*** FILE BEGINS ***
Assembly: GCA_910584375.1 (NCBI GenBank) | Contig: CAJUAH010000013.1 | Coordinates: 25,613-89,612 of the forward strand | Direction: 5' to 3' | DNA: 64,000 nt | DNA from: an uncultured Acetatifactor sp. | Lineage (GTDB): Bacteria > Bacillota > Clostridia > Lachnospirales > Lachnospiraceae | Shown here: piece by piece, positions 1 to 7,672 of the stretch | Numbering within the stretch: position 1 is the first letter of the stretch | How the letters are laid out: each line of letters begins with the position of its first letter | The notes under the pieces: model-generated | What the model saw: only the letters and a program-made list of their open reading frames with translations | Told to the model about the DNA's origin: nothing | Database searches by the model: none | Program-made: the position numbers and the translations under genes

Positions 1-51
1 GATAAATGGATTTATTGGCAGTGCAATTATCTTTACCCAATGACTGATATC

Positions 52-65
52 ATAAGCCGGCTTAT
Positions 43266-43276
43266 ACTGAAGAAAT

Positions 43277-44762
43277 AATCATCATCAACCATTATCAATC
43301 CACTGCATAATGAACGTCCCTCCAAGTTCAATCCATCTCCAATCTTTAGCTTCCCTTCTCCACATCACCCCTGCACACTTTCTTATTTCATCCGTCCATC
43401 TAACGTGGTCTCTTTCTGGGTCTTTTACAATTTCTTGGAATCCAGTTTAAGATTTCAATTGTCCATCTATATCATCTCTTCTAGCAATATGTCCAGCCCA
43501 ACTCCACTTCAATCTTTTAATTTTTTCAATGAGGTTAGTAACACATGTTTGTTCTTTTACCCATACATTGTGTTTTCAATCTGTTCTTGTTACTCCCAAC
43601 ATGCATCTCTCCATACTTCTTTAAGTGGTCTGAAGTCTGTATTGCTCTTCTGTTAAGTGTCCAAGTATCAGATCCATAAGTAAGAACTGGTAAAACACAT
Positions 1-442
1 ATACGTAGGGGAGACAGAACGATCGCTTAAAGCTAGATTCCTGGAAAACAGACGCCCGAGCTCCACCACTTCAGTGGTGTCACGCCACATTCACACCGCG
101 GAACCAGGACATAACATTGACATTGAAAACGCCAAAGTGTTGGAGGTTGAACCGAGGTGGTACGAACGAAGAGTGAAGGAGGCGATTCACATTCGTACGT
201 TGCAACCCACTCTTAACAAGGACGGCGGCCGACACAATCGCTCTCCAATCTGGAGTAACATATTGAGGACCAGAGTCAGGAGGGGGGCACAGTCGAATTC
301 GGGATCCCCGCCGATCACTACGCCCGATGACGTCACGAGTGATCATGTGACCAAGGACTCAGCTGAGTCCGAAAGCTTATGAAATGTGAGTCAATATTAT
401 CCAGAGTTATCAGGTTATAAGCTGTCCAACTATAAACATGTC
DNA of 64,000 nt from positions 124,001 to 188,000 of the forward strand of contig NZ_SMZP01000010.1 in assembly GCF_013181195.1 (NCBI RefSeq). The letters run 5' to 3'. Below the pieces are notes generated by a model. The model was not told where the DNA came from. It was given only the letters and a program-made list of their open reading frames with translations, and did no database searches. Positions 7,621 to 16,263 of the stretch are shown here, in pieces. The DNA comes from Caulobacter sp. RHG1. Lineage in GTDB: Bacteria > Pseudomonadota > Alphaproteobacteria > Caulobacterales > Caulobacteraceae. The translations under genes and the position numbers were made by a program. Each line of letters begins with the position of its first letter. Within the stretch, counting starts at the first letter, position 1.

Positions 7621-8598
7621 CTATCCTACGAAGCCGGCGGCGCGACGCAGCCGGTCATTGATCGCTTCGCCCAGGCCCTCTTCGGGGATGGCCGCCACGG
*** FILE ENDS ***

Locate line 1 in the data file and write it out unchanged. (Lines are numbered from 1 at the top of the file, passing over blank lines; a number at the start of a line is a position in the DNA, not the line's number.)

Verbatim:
Assembly: GCA_910584375.1 (NCBI GenBank) | Contig: CAJUAH010000013.1 | Coordinates: 25,613-89,612 of the forward strand | Direction: 5' to 3' | DNA: 64,000 nt | DNA from: an uncultured Acetatifactor sp. | Lineage (GTDB): Bacteria > Bacillota > Clostridia > Lachnospirales > Lachnospiraceae | Shown here: piece by piece, positions 1 to 7,672 of the stretch | Numbering within the stretch: position 1 is the first letter of the stretch | How the letters are laid out: each line of letters begins with the position of its first letter | The notes under the pieces: model-generated | What the model saw: only the letters and a program-made list of their open reading frames with translations | Told to the model about the DNA's origin: nothing | Database searches by the model: none | Program-made: the position numbers and the translations under genes